“Shows are kind of boring on the radio,” Ash admitted. “It’s all just judges checking coat quality and length of limbs and stuff.”
“Because it’s all about getting to that breed standard,” Dawn nodded. “It’s supposed to make the competition more fair, more,” she paused and wrinkled her nose as if she was repeating a word she’d heard before, but didn’t much like, “empirical.”
“I guess that makes sense,” Ash said with a shrug.
“It does,” Dawn agreed wretchedly. “But what I always really thrived on in contests was the spark between competitors. Whether it was a rival you liked or disliked, there was always the drive to show them what you could do. Now that’s pretty much gone.”
“I don’t think it has to be,” Ash commented. “It’s just in different settings now—the shows, the pure appeal face-offs, the combo-face-offs, the stage battles, the musicals, the games, the talent shows… there’s a lot more places to have that competition than just one.”
“And that’s part of the problem,” Dawn answered miserably. “It used to be so… so simple. A coordinator would aspire to be top coordinator—they’d go to contests, collect ribbons, and then try their luck at the grand festival. At the end of the year, there’d be a new top coordinator crowned. Now… there are so many different types of coordinators and so many different kinds of contests. To be a top coordinator a person needs to be a master of each and every field. It’s hard enough as it is to get to the top of one field, let alone a half dozen. There’s a reason no one’s been crowned top coordinator in five years.”
“I heard it had gone on for so long that there were too many ‘top’ coordinators running around,” Ash nodded. “They wanted to make sure it was still a title people would respect.”
Dawn let out a sigh. “Too many rookies made it too far. It made them reevaluate the brand. But now it’s gone too far in the other direction. Nobody tries for top coordinator anymore—nobody over ten at least. People might say, ‘I want to win best in show,’ or ‘I want to create the combination of the year,’ or something like that, but everyone sticks to their own specific fields.”
“Even you?” Ash said, with a quiet disbelief that was like a knife being slowly applied to her heart.
“Well, I—” she tried. “Look, everyone does what they’re best at,” she said defensively, as if she was repeating something off of a memo she’d received, “that’s what keeps the world going. There’s nothing wrong with it.”
“I guess not,” Ash said, but his heart wasn’t really in it. He closed his fist and then opened it again. “…If you’re happy with it, then that’s fine. But I thought you wanted to be top coordinator? Are you really okay with not being one?”
“I… well, I mean, if they hadn’t changed the system then I’d probably…”
“So they made it harder and now you don’t want to?” Ash asked a little too bluntly.
Dawn’s eyes flashed. “Don’t put it like that! It’s not just that it’s ‘harder.’ Some people legitimately think it just can’t be done anymore! Nobody’s that good at every single, solitary aspect of coordinating!”
Ash was quiet for a moment. “…You know,” he said softly, “I was actually thinking that it’s kinda great that it’s harder now. I mean… why aspire to something if it’s not the very best?” He looked up at her. “Even now, when I’m feeling better about my training than I’ve ever felt and more ready than ever to take on the league… I still could lose, because there’s so much out there that I don’t know yet. And even if I win, I’ll never stop wanting to know it all. So to me, it’s like, bring on the challenges. Bring on the skills you need to master. Yeah, they may be hard and there may even be times where I feel like giving up, but I know in the end it’s going to make me stronger. And I can’t stand not knowing it. So it’s okay that there are so many challenges… there’s plenty of time and plenty to learn.”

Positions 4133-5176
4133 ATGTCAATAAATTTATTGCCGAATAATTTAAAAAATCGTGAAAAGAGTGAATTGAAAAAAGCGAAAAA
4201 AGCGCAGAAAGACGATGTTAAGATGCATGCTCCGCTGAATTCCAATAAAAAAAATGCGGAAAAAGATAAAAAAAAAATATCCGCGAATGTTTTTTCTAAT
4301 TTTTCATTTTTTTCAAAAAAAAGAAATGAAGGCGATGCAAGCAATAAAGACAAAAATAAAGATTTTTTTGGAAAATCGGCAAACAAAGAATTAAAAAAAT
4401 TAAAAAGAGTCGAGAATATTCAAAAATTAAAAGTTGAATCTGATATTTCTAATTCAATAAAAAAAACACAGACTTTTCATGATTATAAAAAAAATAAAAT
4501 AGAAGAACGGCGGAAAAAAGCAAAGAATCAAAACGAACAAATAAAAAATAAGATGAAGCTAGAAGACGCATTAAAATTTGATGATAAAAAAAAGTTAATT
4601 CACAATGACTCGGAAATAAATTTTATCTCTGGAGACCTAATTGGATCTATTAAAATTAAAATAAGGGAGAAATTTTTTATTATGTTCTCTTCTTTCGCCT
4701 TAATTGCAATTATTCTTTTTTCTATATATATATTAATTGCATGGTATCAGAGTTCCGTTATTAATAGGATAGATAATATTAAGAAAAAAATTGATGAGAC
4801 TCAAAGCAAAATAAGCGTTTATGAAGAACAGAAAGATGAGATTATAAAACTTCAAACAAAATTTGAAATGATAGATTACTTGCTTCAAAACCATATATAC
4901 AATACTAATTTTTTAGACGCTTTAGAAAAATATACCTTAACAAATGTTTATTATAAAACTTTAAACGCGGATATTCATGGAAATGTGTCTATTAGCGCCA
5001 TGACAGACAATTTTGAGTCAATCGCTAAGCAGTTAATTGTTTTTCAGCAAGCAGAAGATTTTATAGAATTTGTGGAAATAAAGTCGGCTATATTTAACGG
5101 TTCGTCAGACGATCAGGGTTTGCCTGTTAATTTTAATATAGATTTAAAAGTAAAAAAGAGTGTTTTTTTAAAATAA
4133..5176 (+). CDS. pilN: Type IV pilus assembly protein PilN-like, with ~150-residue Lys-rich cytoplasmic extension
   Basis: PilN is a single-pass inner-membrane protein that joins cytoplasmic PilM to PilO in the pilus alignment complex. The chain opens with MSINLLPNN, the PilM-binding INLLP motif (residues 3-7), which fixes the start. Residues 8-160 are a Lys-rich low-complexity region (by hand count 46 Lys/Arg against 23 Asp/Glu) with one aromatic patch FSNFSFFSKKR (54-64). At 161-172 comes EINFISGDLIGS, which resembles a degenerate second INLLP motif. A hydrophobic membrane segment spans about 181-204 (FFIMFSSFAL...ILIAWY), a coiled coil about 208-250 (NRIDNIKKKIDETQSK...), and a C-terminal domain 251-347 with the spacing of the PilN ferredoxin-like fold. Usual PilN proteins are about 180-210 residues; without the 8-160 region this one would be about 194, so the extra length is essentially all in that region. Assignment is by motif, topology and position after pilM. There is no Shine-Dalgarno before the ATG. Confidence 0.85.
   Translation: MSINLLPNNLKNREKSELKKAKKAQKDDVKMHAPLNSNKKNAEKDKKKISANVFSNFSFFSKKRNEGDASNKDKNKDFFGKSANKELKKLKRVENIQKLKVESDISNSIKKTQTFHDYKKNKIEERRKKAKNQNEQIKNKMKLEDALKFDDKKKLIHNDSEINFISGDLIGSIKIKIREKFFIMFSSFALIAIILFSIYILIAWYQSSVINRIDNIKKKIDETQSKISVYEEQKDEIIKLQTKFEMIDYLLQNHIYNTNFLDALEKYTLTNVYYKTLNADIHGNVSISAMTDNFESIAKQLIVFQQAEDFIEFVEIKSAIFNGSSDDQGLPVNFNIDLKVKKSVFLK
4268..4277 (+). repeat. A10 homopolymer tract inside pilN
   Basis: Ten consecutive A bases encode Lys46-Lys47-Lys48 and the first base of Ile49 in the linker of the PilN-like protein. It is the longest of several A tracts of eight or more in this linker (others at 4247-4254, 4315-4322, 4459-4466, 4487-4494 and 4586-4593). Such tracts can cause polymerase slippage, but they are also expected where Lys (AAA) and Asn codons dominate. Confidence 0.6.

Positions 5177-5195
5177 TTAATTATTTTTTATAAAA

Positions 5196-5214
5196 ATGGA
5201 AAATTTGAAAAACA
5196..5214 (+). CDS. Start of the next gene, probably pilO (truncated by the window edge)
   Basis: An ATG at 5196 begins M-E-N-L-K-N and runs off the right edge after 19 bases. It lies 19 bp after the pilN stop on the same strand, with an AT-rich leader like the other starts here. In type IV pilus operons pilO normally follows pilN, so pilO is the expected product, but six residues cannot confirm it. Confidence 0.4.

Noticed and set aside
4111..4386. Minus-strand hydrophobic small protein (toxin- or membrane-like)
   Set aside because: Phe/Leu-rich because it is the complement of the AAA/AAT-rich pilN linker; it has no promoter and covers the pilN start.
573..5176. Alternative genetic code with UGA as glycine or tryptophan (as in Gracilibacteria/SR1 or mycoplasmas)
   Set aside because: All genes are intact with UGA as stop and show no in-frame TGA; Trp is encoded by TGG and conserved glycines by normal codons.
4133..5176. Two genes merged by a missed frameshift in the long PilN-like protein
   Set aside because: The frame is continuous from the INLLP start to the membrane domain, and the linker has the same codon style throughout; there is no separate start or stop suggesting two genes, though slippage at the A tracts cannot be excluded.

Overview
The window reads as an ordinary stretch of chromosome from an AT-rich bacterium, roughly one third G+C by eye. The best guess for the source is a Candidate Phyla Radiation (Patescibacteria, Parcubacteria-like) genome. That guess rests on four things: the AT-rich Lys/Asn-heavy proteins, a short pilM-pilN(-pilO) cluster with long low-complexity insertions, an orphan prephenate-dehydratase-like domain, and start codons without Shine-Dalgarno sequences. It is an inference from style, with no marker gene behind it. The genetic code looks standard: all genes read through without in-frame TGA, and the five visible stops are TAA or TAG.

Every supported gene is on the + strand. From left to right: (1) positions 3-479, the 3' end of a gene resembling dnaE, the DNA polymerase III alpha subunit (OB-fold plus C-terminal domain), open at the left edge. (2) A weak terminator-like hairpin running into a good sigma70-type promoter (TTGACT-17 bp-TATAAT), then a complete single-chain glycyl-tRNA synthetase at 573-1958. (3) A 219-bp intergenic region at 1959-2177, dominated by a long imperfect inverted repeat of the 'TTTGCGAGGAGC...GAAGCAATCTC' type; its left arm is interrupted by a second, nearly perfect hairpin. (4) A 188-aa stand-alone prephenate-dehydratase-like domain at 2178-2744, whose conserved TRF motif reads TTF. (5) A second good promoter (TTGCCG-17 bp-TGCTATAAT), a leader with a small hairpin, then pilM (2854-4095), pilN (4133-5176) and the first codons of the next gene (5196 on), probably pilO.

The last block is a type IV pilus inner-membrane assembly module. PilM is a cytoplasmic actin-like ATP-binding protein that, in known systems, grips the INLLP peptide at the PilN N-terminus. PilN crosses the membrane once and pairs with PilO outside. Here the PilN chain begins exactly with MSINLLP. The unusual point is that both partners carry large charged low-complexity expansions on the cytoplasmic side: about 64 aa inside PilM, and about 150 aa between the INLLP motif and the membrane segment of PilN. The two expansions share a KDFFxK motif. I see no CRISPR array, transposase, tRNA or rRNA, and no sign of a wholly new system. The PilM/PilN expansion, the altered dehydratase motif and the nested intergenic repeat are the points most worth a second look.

She sucked in a breath. This was Ash. This was the thing about Ash that just… you knew when you followed him there would be adventure and obstacles to confront and so much to discover. You only had to see his determination to think damn, I’ve got to hitch my wagon up to this guy, and I’d be a fool to let him out of my sight. Turns out she was a fool, but it was… complicated.
Listening to Ash could fire anyone up. Even now she just wanted to stand up, put her designing career on hold and launch herself straight back into the world of contests—to prove she could do what she’d set out to do. To make sure that the top coordinator trophy gathering dust in the Contest Headquarters ended up in her possession. And to show everyone that it could be done again—that the days of coordinator specialization would not be business as usual until the end of time. That there were still top coordinators out there!
But… while Ash could inspire her so much to reach for the stars, what he inspired with most was his own story. And at the same time she wanted to drop her old life to accomplish her goals, he also made her want to chuck her goals and devote her life to accomplishing his—to follow him, cheer for him, and forget her own success. She’d felt this, even back when they were traveling together so long ago. He inspired her to go for her dream and give it all up at the same time. She couldn’t do that. She couldn’t deal with that.
“That’s the old Ash determination that I miss,” Dawn said softly, looking at her knees. “You look that way when you battle too, and it makes me think that just for a moment…”
Just for that moment I think I’d like to kiss you. I would never think that outside of those moments. It would be too… awkward. Even amidst all that fondness it’s impossible to have that kind of draw toward you normally. Oh, there’s a draw, but it’s not that. You’re gawky, Ash Ketchum. I don’t say that like it’s a bad thing—it’s your most endearing trait. You’re forever gawky because you’re forever learning, forever adolescent because being grown-up implies being done and you’re not done. There’s so much out there left to experience—so your transition stage, your becoming is… well, lasting. And that’s why none of this will work now—because neither of us is done.
“Makes you think what?” Ash prompted.
Dawn shook her head. “I’ll tell you when you’re older,” she said with a playful little smile.
“I’m pretty old now,” he said in an ironically immature voice. “How much older do I have to be?”
Dawn did some rough calculations in her head. “In about twenty more years,” she came up with.
He fell out of his chair. “Twenty more years?!”
“Yes,” Dawn said, feeling more and more right about this figure. “We both will have done so much more—maybe even taken the top prizes of coordinator and league champion. We’ll have time to learn more and master more. We’ll also both be hitting forty—I’ll have found my first grey hair and you’ll start worrying about your hair line receding… and maybe we’ll both get a little lonely and start re-evaluating our priorities. Yes.” She closed her eyes. “When we both hit our mid-life crises, I think we should look each other up.”
Ash stared at her and finally broke into a grin. “Well… I don’t really know what you’re talking about, Dawn, but sure.”
Dawn smiled back. “Maybe you will… somewhere down the line. When that happens, I hope you’ll let me know.”